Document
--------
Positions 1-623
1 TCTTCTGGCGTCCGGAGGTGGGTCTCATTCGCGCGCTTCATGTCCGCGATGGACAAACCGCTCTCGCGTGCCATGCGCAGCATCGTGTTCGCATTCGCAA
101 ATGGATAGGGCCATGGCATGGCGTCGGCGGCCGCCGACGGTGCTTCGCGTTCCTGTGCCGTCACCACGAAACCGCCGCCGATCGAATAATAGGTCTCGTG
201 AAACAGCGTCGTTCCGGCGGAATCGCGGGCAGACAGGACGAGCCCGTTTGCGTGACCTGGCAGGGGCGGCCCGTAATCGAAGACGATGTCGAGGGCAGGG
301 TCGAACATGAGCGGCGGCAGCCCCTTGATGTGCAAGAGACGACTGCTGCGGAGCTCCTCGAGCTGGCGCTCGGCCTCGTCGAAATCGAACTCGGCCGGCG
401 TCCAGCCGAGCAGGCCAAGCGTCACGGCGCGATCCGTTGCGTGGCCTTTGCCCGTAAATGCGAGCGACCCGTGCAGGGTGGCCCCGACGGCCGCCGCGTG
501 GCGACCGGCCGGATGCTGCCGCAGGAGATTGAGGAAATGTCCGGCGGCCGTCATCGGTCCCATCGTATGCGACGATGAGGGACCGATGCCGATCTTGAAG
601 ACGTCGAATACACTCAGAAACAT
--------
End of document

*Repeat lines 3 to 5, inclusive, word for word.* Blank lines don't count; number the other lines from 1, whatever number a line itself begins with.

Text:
101 ATGGATAGGGCCATGGCATGGCGTCGGCGGCCGCCGACGGTGCTTCGCGTTCCTGTGCCGTCACCACGAAACCGCCGCCGATCGAATAATAGGTCTCGTG
201 AAACAGCGTCGTTCCGGCGGAATCGCGGGCAGACAGGACGAGCCCGTTTGCGTGACCTGGCAGGGGCGGCCCGTAATCGAAGACGATGTCGAGGGCAGGG
301 TCGAACATGAGCGGCGGCAGCCCCTTGATGTGCAAGAGACGACTGCTGCGGAGCTCCTCGAGCTGGCGCTCGGCCTCGTCGAAATCGAACTCGGCCGGCG